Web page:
The campaign became caught in a scissors. The judicial system demanded an immediate vacation of the property with the possibility of imprisonment if there were any resistance. On the other hand, the occupation was greeted with wild enthusiasm by workers and calls for further occupations.

The leaders negotiated a settlement that found places for the individuals who had joined the squat and closed the occupation, promising to build a national campaign. After six months silence the funds collected were transferred to housing charities and plans to lead a national campaign abandoned.

Caution about the explosive nature of the housing issue remains. A week before the "Another Ireland is Possible" conference a new housing action campaign was founded. Given that the founding groups included the Communist Party, the Workers Party and Eirigi also attended the  conference on the 4th, the assumption is that a firewall is being put in place to protect the unions.

The context of the "Another Ireland is Possible" conference is the aftermath of the water charges struggle. The left unions tried to build a political vehicle to represent their interests in the Dail and to reassure their members that the union leaders were not totally encapsulated in social partnership.

Future explosions?

Almost all sections of the Right2Water campaign were looking after their sectional interests. No-one was concerned about the failure to seriously tackle the privatisation agenda. They were content with ad-hoc structures that prevented a democratic national campaign from developing.

Now Right2Water has disbanded and the various forces have fragmented. Sinn Fein is aimed at coalition in the next capitalist government. The left unions, their project having failed, are now constructing a narrower alliance. The socialist groups have reverted to frantic recruitment to their own organisations. The Socialist Party, usually the most reliable allies of the union bureaucracy, held a separate conference across town from the "Another Ireland is possible" conference. The Socialist Workers Party attended to promote their Marxism recruitment event. Both groups no longer pretend that their alliance in the Dail is anything more than a marriage of convenience.

The water battle has been disbanded, mainly due to the populism of the forces involved. However it did hobble Irish capitalism. Irish Water remains on the books as a government company. It’s expenditure is contained within the "fiscal space" left after debt repayment and thus limits the capitalist room for manoeuvre as it attempts to patch up decaying public services and offer sweeteners in strike situations.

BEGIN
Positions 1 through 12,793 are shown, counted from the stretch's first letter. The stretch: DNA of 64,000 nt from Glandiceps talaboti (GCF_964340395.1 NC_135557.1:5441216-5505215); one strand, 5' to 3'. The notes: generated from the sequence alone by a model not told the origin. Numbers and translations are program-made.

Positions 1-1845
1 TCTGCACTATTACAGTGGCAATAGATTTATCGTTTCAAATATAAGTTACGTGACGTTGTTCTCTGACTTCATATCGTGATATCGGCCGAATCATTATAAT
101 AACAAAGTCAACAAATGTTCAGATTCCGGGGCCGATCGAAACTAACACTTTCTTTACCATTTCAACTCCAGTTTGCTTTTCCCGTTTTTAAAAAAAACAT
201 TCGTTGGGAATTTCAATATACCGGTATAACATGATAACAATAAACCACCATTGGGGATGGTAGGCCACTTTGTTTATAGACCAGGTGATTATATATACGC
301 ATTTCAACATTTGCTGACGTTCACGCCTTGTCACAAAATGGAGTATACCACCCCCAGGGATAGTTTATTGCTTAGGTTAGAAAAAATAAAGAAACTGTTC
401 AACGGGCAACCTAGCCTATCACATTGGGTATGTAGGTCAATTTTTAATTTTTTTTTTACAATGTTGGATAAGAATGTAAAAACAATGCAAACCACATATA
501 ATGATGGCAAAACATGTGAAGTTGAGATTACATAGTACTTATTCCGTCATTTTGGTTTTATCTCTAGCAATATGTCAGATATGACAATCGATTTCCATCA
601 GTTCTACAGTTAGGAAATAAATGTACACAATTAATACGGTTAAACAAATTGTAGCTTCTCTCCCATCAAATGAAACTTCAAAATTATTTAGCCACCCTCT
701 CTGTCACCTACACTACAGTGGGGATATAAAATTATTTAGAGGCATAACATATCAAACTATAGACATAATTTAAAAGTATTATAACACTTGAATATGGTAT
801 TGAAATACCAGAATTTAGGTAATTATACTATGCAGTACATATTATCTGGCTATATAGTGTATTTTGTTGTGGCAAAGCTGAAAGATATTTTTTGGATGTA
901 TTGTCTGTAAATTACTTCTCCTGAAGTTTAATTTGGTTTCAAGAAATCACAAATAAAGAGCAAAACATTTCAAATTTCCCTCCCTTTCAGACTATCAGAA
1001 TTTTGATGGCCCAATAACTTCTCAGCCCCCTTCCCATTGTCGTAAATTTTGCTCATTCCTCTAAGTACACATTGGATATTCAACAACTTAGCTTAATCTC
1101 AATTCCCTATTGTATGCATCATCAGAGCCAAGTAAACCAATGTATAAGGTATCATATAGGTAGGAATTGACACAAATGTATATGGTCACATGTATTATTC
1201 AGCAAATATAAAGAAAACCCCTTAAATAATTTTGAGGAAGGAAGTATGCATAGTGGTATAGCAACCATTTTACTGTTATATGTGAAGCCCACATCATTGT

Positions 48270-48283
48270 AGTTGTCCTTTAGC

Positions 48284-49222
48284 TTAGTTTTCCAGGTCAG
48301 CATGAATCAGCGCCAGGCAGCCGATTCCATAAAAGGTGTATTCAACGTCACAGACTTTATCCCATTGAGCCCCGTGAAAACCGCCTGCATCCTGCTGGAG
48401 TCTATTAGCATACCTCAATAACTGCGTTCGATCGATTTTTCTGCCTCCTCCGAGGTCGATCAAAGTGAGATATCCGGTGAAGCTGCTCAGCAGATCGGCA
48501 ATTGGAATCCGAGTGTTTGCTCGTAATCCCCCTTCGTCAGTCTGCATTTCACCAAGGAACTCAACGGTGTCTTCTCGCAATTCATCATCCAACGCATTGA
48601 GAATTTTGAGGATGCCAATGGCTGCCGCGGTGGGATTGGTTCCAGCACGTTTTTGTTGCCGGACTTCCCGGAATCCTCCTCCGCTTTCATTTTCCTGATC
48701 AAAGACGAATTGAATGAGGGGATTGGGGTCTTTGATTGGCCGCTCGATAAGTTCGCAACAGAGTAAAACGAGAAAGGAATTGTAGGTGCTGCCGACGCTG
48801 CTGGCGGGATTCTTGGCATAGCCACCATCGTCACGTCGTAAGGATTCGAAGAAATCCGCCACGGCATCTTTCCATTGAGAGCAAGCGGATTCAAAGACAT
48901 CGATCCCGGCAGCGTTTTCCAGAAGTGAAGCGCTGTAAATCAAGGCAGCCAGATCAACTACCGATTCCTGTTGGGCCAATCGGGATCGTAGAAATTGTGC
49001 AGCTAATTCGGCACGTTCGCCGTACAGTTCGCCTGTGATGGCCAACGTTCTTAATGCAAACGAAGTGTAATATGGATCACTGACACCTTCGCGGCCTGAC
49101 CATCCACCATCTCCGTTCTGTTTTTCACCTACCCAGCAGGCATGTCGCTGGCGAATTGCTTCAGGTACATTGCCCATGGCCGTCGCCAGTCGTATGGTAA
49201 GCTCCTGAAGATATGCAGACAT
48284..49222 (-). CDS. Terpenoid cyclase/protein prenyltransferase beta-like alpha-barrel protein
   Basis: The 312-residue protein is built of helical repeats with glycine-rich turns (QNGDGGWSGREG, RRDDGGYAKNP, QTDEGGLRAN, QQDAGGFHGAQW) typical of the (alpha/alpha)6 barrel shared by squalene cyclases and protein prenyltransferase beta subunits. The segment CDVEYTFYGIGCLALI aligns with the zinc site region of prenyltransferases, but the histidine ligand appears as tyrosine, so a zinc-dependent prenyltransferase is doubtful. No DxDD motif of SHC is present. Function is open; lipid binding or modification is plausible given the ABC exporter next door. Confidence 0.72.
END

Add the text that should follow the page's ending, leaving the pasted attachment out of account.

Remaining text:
The situation remains explosive. The downward pressure on pay continues, with settlements remaining below inflation. Not only has the housing crisis not been solved, it has not even been tackled. The government remains committed to protecting landlords and the vulture capitalists who now own large sectors of the Irish property market.

Despite the claims of recovery the Irish working class remain embedded in permanent austerity. This will eventually lead to explosion. The structures established in the wake of the water charges campaign are insufficient to meet the coming challenge. Only a revolutionary party of the working class can prepare for the day when the workers call quits on imperialism and native capital.


The Workers' Struggle at Iarnrod Eireann

This article is from Social Democracy, Nov 6, 2017.  It discusses the role played by SIPTU in the Iarnrod Eireann dispute in particular but generally describes Irish Trade Unions as bureaucratic structures that demobilises grassroots self empowerment.

"To retain their control the bureaucracy carefully maintain a division between different groups of workers by staggering and delaying ballots, and will only ever expand their area of operations, and then only temporarily, when they are threatened from below as they were with water charges, a campaign they notoriously washed their hands off initially and then demobilised through their R2W intervention."

James Larkin, O'Connell St, Dublin.  Original photo by Oisín Kelly

James Larkin, O'Connell St, Dublin.  Original photo by Oisín Kelly

The Workers' Struggle at Iarnrod Eireann
Another attack on the working class!